NASA delays Shuttle Discovery launch for fourth time
Shuttle Discovery was slotted to launch at some point this week after three previous delays, but technical malfunctions continue to ground the mission.
Engineers debated Discovery's fate over a 13-hour meeting on Friday. They came to the conclusion that three hydrogen fuel valves causing problems of late were still too much of a concern to allow a launch.
The three valves located in the shuttle engine compartment are under higher scrutiny after one recently cracked during the shuttle's latest flight. NASA wants to be 100% positive that the seven-man Discovery crew will be safe if a valve breaks again. The valves are responsible for directing gaseous hydrogen into the shuttle's fuel tank.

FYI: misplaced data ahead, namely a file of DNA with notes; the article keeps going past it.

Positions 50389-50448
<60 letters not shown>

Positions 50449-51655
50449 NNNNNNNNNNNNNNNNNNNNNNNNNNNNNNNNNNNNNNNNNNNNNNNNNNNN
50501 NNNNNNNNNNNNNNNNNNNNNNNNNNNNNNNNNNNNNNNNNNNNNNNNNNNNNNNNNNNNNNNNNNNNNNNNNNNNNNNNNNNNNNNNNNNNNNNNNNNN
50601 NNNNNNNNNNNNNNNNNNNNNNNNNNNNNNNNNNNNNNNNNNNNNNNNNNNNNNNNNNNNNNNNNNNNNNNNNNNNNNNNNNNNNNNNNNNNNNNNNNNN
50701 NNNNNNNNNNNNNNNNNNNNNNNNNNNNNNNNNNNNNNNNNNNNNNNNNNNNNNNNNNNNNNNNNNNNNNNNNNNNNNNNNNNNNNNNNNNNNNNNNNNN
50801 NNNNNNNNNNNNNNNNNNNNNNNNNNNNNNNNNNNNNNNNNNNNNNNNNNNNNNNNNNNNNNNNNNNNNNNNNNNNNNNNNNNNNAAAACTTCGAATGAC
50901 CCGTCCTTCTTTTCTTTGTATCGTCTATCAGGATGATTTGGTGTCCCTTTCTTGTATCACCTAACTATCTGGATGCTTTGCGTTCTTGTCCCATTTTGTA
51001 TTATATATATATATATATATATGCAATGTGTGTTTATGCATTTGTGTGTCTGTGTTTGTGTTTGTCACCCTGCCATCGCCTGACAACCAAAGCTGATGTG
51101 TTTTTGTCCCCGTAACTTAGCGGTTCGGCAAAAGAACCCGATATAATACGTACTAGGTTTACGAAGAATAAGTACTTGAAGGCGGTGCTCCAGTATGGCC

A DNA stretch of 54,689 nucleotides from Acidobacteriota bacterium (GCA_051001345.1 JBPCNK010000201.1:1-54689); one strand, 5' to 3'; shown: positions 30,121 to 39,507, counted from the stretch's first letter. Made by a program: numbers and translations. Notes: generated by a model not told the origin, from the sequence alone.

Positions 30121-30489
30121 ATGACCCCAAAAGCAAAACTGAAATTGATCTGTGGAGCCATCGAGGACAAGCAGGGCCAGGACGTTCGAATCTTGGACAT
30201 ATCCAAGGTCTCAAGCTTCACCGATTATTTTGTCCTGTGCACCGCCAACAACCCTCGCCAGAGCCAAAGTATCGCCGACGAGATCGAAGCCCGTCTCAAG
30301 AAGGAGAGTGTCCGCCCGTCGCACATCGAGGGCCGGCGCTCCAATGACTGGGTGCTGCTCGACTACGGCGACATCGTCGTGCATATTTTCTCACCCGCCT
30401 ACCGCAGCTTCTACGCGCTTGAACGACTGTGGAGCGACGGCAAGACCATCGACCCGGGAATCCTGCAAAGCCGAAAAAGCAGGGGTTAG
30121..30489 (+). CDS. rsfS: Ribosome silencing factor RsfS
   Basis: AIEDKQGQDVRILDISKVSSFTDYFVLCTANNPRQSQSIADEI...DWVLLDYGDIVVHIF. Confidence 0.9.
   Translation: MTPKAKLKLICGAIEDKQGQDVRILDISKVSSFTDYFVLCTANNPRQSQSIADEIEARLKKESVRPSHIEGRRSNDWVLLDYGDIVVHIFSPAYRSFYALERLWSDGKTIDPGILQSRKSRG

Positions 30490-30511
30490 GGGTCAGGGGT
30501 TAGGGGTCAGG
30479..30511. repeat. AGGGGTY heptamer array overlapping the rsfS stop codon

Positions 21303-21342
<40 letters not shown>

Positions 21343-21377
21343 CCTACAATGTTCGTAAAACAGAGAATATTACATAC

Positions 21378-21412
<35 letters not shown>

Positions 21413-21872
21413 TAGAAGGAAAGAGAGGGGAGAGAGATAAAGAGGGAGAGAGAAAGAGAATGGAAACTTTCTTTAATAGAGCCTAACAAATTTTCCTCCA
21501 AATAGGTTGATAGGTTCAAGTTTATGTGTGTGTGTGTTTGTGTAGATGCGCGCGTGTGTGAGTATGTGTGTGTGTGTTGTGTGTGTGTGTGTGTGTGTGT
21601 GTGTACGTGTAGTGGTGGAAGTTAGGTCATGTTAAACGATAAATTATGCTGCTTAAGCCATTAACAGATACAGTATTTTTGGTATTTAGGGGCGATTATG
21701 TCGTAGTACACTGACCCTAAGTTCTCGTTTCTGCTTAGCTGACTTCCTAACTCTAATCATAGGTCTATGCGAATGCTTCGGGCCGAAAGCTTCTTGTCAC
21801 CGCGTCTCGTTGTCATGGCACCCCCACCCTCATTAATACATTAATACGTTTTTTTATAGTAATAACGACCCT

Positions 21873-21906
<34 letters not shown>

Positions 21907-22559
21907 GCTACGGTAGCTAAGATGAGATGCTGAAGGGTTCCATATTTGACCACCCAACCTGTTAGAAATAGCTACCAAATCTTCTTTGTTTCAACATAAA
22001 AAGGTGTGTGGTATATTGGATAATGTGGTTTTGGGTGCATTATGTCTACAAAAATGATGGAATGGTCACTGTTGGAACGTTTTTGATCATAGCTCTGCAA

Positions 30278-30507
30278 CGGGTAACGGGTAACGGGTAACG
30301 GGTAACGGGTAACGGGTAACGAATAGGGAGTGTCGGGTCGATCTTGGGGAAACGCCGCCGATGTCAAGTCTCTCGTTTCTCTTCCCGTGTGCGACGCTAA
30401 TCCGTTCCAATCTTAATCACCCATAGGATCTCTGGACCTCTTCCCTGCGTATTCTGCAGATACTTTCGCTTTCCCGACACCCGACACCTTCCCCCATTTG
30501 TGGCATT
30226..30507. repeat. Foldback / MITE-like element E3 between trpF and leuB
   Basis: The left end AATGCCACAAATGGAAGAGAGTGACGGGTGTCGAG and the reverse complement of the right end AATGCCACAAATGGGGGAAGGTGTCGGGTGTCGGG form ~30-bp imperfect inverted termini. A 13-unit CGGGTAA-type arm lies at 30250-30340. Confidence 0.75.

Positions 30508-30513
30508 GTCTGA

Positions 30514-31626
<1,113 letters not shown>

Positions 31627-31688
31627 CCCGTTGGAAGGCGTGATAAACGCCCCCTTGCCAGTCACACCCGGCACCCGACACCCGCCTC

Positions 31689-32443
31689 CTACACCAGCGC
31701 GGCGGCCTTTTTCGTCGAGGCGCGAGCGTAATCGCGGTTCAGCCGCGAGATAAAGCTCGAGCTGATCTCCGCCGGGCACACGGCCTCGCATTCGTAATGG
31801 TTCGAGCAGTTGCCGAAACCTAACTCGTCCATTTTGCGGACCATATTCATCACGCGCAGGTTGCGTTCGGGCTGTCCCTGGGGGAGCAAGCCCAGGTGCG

With this fourth delay, NASA is now expecting a mid-March launch. If there was to be yet another delay in March, Discovery will have to wait its turn as a Russian Soyuz craft is scheduled for a late March departure. A March Discovery delay, therefore, would result in an April 6th launch, at the earliest.
NASA's primary concern, understandably, is for the safety of its seven-passenger crew and says launch dates and schedules wont interfere with that priority.
"We were not driven by schedule pressure and did the right thing. When we fly, we want to do so with full confidence."